TRI COUNTY REPORT FOR MARCH 16TH, 2022

Workers at City Brewing Company in Latrobe are on the picket lines striking against what they say are unfair labor practices.  Union officials say their members have been working without a contract since earlier this month and have been trying to reach a new deal with management since October.  Employees say the company has been forcing them to work 12-hours shifts without overtime pay.  City Brewery took over the plant from Anheuser-Busch in 2007 and currently makes Iron City Beer, some Southampton brands, Stoney’s, and Stoney’s Light.

State Police in Mercer County report a one vehicle accident in Delaware Township. Police report 24 year old Clayton Blackmon of Greenville was northbound on Mercer Road when he traveled off the roadway, struck a mailbox and a ditch causing the vehicle to flip onto its roof. Blackmon was not hurt.

Triple A is reporting a jump in gasoline thefts.  The travel organization says more thieves are drilling holes into vehicle tanks in order to steal fuel.  Experts suggest parking in safe, well-lit areas or secured lots whenever possible to minimize the possibility of criminals accessing your vehicle.  Triple A also advises choosing parking garage spots near exits or elevators because they offer greater visibility and foot traffic.

Pennsylvanians who draw social security could see another cost-of-living bump in 2023 due to rising inflation.  According to the Senior Citizens League, cost of living increases to social security are tied to inflation and could increase payments by more than seven-percent in 2023.  Bumps to social security due to inflation are calculated around October every year. This year seniors on social security received a five-point-nine-percent cost of living increase, the highest benefits increase since the 1980s.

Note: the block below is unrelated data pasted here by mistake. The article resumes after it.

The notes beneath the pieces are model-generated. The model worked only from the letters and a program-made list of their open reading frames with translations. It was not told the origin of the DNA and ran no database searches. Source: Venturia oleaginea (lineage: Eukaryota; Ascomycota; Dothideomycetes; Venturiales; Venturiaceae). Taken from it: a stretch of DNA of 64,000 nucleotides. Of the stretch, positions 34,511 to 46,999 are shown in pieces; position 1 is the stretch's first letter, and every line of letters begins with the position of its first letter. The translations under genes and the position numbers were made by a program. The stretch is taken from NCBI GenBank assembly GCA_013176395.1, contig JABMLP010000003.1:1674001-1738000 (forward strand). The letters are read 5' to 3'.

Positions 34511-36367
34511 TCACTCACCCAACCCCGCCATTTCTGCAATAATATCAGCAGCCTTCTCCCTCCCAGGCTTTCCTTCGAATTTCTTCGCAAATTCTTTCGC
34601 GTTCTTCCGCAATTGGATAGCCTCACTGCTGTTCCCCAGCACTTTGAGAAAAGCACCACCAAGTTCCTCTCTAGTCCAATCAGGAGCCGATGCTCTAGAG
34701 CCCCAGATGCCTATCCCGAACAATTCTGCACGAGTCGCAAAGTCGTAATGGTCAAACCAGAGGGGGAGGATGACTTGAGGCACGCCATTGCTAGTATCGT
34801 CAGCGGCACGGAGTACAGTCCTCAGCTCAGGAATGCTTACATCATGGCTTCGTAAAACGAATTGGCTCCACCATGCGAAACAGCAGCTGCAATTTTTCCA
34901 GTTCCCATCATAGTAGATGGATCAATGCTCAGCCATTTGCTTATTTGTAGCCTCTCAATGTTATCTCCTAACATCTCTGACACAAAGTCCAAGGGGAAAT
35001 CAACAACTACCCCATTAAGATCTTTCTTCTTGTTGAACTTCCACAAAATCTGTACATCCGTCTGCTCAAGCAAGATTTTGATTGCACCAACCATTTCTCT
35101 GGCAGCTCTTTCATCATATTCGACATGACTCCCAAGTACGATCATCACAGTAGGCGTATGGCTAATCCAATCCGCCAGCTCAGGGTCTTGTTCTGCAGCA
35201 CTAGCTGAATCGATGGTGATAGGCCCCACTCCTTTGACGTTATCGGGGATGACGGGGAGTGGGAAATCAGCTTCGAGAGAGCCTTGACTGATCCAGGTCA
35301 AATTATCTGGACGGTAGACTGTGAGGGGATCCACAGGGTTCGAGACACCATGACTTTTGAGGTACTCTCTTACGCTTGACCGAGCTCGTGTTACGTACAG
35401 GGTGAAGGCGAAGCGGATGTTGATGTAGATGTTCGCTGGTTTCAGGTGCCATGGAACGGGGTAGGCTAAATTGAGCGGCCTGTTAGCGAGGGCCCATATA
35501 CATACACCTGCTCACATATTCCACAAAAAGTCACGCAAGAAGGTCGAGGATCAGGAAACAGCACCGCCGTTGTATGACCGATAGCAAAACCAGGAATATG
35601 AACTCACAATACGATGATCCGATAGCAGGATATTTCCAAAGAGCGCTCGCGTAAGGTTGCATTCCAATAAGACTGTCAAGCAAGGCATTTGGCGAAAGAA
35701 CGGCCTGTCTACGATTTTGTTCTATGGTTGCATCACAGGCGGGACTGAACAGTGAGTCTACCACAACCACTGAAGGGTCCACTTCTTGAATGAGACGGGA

We’ll soon know the complete list of the names on the ballots for Pennsylvania’s primary election on May 17th.  Tuesday was the final day for candidates to file with the state in the U.S. Senate, Congress and governor’s races.  Races for the lieutenant governor and the state’s 17 congressional districts are also on the ballot.  Filing for the legislative races can’t be determined until a ruling is made on newly-mapped districts.

The state’s mail-in voters will be able to use that convenience again in the upcoming primary elections.  The mail-in voting law remains in place as the Pennsylvania Supreme Court justices weigh the constitutionality of the current law and it’s unclear how quickly the court will rule.  For now, it seems the idea is to allow the state enough time to sort out the aftermath of whatever decision the justices make but wait until after the election to do so.  Many opponents feel that the GOP-led lawsuit was brought to suppress votes.

A third and final committee hearing on legalizing marijuana in Pennsylvania has been held.  The hearing Monday of the bipartisan Senate Law and Justice Committee took place as the group began to finalize language for a new bipartisan reform bill.  Proponents say the measure might be the best chance yet of getting the idea passed through the General Assembly.

Pennsylvanians over the age of 65 might soon be able to get a fourth COVID booster.  Pharmaceutical company Pfizer has asked U.S. Drug regulators to authorize the added shot.  The drug company believes seniors might benefit from the added protection, but it’s not known how soon older people would need to get the shot.  The idea would have to be approved by the FDA and the CDC.   

The Pennsylvania Department of Health says the spike in omicron COVID cases is slowing down.  There were just over 943 new cases and 64 new deaths from coronavirus cases reported statewide as of Monday.  State health officials also say case rates are declining in virtually every county in the state.  

State education leaders say there needs to be a new approach to attracting new teachers as so many have dropped out of classes due to the COVID pandemic. Tanya Garcia, a deputy secretary at the Department of Education, told lawmakers there has been a 66-percent drop in newly-issued  P-A  teaching certificates over an 11-year period. She also notes the number of undergraduate education majors dropped by the same amount 66-percent over the last decade.